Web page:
Game of Thrones might have been the most popular show on television for awhile, but nowadays it’s looked at as something of a mixed bag. This is mostly because of the final season, but other decisions in seasons six and seven contributed. Hodor’s swan song was not one of them but it turns out that’s partially thanks to a change the show made from the books.
In the new behind-the-scenes book Fire Cannot Kill a Dragon (via Entertainment Weekly), author George R.R. Martin shared new details on how Hodor’s death scene from the season six episode “The Door” will play out in A Song of Ice and Fire (obviously, this means book spoilers for The Winds or Winter or A Dream of Spring, the final two books in his planned series).
According to Martin, the show’s decision to have Hodor literally “hold the door,” giving Bran Stark and Meera Reed a chance to escape, is not how it’s going to play out in his version. Instead, Bran’s order to “hold the door” is more of a general command to hold the line.
“I thought they executed it very well, but there are going to be differences in the book,” Martin said. “They did it very physical, ‘hold the door’ with Hodor’s strength. In the book, Hodor has stolen one of the old swords from the crypt. Bran has been warging into Hodor and practicing with his body, because Bran had been trained in swordplay. So telling Hodor to ‘hold the door’ is more like ‘hold this pass’—defend it when enemies are coming—and Hodor is fighting and killing them. A little different, but same idea.”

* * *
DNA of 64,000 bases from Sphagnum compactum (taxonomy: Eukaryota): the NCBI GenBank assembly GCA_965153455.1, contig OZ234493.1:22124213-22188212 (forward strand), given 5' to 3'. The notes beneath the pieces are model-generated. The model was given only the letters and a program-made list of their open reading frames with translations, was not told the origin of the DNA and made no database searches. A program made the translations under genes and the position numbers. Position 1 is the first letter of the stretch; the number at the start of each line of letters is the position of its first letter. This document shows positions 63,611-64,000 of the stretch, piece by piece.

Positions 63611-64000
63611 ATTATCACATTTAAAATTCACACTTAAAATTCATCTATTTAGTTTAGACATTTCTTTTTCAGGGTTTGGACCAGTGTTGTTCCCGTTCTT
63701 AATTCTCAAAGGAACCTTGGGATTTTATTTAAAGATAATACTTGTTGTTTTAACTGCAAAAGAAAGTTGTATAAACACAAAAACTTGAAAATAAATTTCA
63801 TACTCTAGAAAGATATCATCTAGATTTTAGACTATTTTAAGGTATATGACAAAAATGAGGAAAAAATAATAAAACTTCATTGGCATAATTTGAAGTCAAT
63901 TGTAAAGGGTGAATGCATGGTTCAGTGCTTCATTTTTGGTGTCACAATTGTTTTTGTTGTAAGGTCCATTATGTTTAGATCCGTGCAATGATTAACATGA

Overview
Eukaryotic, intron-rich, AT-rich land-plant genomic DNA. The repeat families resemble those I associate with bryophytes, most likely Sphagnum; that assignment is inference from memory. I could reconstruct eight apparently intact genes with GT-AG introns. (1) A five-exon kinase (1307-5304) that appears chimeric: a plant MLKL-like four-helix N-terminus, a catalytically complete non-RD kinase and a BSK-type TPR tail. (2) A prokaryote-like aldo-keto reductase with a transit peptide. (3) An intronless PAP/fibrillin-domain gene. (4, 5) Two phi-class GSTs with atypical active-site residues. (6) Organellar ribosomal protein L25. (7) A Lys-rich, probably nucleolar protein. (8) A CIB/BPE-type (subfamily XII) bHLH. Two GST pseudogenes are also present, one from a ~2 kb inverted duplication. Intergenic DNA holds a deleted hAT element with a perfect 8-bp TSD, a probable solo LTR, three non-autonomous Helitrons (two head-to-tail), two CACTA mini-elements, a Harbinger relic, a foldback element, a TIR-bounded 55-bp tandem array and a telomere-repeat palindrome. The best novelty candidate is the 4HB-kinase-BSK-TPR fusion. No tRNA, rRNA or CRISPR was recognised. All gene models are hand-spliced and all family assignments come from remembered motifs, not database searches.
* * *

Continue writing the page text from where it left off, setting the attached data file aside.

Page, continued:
It sounds like it’ll have the same outcome in the end, but the visual symbolism and impact of having it come from Hodor literally holding the door was such a brilliant move. It marked one of the most powerful moments of Game of Thrones in later seasons. However, don’t give the writers too much credit.
Another tidbit from the upcoming book focuses on how the show writers were surprised that Daenerys Targaryen’s “breaking bad” moment didn’t hit as well with audiences as they expected. As reported by Winter Is Coming, writer and co-executive producer Bryan Cogman shared that he and other members of the team were surprised that Dany’s execution of Randyll Tarly and his son Dickon wasn’t perceived as a bad thing. Instead, many audience members saw it as a slightly disturbing but still understandable consequence of war—a brutality reflected in other characters, including Sansa Stark when she had Ramsay Bolton killed by his own dogs.
“In our minds, we thought the Randyll Tarly scene was disturbing. Then I watched it with a crowd of people at a friend’s house and they were cheering. Weirdly, the audience just didn’t care. They loved Dany,” he said.
Fire Cannot Kill a Dragon is currently out and available to read.
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